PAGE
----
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Discussion Starter · #5 ·
rkj__ said:
I have entered several races with flats and done fine.

I don't agree with your 50% statement. i think that considerably more power still comes from pushing down. I am not arguing the fact that clipless give you more power though.

You won't get raped in a race based on your pedals.

If you have the legs, lungs, and tech skills, it will show up on the results. If you get hooked on racing and decide you want to be more competitive, get a 21lb hardtail and some clipless pedals.

Everyone adjusts to the change at a different rate, so you may not be confident with them come may, and maybe you will. If you get the clipless, and feel you are not ready to use them in the race, switch to the flats, rather than risking an injury because of not being able to unclip. In that event, you would probably miss the extra power going back to flats though. So it's up to you. Good luck with your choice.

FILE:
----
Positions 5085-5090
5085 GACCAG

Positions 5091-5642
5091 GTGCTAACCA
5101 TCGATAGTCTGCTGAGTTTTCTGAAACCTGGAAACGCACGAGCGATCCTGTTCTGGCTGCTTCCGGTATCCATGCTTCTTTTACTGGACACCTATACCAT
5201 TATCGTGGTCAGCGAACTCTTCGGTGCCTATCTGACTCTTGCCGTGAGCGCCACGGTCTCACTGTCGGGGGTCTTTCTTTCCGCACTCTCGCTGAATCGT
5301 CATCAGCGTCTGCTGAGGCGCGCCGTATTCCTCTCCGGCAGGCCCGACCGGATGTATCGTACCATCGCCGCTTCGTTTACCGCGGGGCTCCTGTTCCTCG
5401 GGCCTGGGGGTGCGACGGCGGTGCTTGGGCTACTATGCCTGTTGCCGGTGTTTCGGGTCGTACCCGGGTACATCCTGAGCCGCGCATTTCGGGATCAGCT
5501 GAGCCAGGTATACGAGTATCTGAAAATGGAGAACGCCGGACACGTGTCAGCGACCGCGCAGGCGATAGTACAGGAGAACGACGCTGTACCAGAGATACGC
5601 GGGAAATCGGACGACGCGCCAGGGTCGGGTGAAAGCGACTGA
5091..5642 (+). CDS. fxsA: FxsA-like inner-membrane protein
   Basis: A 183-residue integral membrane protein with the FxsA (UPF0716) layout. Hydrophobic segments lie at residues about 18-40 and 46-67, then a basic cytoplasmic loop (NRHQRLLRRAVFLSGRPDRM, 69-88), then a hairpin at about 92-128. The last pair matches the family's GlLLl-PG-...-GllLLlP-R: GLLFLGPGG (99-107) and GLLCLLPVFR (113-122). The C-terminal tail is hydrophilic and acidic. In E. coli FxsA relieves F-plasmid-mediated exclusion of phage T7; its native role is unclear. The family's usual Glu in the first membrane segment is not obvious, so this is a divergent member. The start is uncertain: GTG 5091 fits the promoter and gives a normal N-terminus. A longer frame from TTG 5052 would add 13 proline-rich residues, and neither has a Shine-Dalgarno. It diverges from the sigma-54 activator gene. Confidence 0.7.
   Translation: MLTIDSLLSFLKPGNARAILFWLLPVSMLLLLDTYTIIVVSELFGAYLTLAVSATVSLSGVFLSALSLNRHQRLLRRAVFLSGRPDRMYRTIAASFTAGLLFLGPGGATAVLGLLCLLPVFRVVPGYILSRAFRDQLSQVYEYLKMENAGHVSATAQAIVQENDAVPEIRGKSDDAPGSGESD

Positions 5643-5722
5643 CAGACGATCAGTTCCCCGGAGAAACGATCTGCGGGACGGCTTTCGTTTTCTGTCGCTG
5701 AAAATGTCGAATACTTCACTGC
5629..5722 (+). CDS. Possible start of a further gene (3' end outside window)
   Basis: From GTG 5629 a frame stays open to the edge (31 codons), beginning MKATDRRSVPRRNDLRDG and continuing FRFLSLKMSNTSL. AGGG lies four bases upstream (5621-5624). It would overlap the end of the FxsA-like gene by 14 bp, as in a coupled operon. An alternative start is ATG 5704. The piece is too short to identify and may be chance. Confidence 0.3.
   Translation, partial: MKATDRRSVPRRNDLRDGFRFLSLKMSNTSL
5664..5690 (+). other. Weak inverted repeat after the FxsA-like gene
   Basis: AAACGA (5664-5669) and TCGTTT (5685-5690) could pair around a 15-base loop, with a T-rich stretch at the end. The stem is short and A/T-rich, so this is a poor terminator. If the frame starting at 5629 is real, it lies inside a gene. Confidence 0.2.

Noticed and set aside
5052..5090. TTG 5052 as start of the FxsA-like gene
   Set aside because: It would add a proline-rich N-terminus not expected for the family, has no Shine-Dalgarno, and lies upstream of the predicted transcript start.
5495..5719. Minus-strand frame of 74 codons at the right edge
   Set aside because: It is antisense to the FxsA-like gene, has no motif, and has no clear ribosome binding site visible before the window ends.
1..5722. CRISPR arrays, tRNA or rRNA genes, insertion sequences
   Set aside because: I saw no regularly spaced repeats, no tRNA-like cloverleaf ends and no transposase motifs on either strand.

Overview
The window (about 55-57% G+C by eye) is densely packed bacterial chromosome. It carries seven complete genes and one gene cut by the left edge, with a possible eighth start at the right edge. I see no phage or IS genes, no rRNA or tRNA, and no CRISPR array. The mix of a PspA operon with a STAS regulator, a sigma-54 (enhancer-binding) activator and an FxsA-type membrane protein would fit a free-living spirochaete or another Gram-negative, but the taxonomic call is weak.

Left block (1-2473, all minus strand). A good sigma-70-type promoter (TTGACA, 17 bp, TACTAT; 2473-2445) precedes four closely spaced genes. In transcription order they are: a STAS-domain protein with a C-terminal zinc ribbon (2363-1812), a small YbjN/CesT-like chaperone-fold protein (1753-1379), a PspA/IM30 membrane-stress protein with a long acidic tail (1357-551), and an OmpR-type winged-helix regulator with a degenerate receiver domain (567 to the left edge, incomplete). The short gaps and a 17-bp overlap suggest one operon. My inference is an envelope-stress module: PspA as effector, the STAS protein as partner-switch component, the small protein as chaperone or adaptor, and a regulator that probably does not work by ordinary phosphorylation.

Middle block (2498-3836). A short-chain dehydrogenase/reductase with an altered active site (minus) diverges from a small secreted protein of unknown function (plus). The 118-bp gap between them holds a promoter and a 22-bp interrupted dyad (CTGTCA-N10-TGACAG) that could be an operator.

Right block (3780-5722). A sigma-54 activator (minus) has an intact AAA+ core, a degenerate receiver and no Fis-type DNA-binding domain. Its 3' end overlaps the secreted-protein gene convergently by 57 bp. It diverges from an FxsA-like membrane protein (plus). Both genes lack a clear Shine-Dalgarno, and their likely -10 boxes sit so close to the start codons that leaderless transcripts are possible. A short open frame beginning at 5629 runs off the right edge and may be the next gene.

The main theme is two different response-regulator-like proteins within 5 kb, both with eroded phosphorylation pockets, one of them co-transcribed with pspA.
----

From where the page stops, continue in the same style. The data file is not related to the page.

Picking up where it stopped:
Thanks all - for the input. I believe I have the legs lungs and skills just not the pedals. I can't wait! Sidenote: My FS Prophet is around 28 lbs so hopefully that is not too heavy. It will be fun either way. If I was only happy being the best I would have quit everything. It's all about doing something a little better than the last time. :)
 

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I raced a 30-pound FS for 4 years. Just did my first race on a 24 -pound hardtail last week. Yes, the hard tail's much better, but the FS got the job done. Go for it and have fun. As for the pedals, I have clipless on my hard tail and platforms on my old rigid. I climb better on platforms this year than I did on clipless last year, because I'm in better shape. The pedals don't make that much of a difference.

That said, I prefer clipless. If you get some, spend some time biking in a grassy field, just clipping in and out. You'll get use to it pretty fast. If you fall, no harm done. In fact, falling would be good, helps you realize that falling while clipped in is no big deal.